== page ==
Earlier in the day, I'd been hiking around Boston, picking up some stuff from Armageddon and having some interrelated adventures that would have both positive and negative results. The negative was that due to insufficiently hardcore socks or insufficiently repaired boots, I ended up with a two-euro-sized blister on my heel that was on the verge of turning into a two-euro-sized hole in my foot. The positive was that, stopping to fix that on the steps outside the Museum of Science, I ran into two Brits as I was getting up who commented on my Tankard hoodie. This led to a brief exchange of information, not only about the record shop I was coming from, but the gig I was going to, and while Dave and Emma didn't end up coming out, it's always good, in a new city, to find out where the metal stuff is -- and Armageddon and PT-109 (the exact address I didn't provide and can't remember, having forgotten it as soon as I memorized the navigation) are pretty damn good as regards record stores and DIY venues, respectively.
Having gotten back home, I stupidly didn't dress the hole in my foot before heading in again; some of this was time constraints, but a lot of it was just the casual disregard for life and limb that I normally go with. I cached my car and stumped over, and despite the wounded-bird limp, got over well ahead of doors and had to hide out for a bit before eventually holding the door open for Ramlord and getting on inside. Bad timing is worse on DIY venues; most of the time, you're locked out, and then have to not be seen for a couple minutes to avoid pulling aggro.
Eventually, of course, I got in and hanging out, and should have paid for, well, something at this point, but Mike Nachzeher ended up comping me their cassette that was being released at this show and refused my fiver to get in. As with prior incidences, I tried not to let this color show impressions; $5 is not a lot to pay for a show of any kind, especially a good one, and the money I saved here ended up getting recycled towards the unexpected touring bands, so things kind of worked out in the end.
I hadn't seen these guys before, but from their merch setup, they have some member overlap with Ultra//Negative, which kind of showed in the music. Looking much more like a crust/punk band than a black metal combo, they smashed out raw, mostly simplified black/crust in line with that punk ethos. This kind of apparent "crossover" would have been impossible a few years ago, but in modern days punks have also figured out what the historians of black metal noticed as soon as Norway started diversifying: black metal is punk rock with an escape hatch, where you can play raw, brutal, violent music, then develop that into more melodic or more rarefied avenues without losing the raw DIY audience that shows up to gigs like these. Ramlord took a couple of these turns, of course, bringing in touches of punk, hardcore, and third-wave in various places, but still of course to good effect. Ramlord is nothing resembling a standard black metal band, bridging several scenes with those elements, but whether you define them as more black metal or more punk, they're a pretty good one, regardless.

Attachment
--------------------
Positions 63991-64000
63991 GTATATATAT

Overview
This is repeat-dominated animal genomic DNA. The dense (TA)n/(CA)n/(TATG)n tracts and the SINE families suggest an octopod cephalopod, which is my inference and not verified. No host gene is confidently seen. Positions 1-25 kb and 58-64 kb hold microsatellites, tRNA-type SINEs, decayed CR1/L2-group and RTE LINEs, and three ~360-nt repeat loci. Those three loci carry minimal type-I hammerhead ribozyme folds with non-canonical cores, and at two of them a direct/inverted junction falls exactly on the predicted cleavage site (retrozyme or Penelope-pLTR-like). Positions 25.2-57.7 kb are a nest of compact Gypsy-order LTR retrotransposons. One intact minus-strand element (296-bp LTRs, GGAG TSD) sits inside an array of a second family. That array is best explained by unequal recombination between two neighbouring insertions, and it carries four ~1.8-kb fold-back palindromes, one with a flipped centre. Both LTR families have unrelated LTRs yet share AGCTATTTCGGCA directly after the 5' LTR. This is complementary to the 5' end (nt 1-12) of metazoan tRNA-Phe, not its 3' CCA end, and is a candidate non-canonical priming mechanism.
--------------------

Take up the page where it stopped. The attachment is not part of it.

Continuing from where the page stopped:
That this opinion was shared by the audience here was made obvious by the conditions of their merch stand later; by the time I hit them up, they were out of Ramlord music, so I ended up nabbing an Ultra//Negative tape and a couple Ramlord buttons. Maybe not quite patch-level -- and I'm running out of space regardless -- but still cool.
Katahdin sounded notably better than previously in this space, even beyond me just being in the building for their whole set. They kept the raw sound of the room, but were either more in tune or more consonant than before, producing a better final effect. They're still short a bassist, but in only a technical sense: Katahdin works fine without a bass player, and I'm pretty sure that nobody actually missed that dimension here.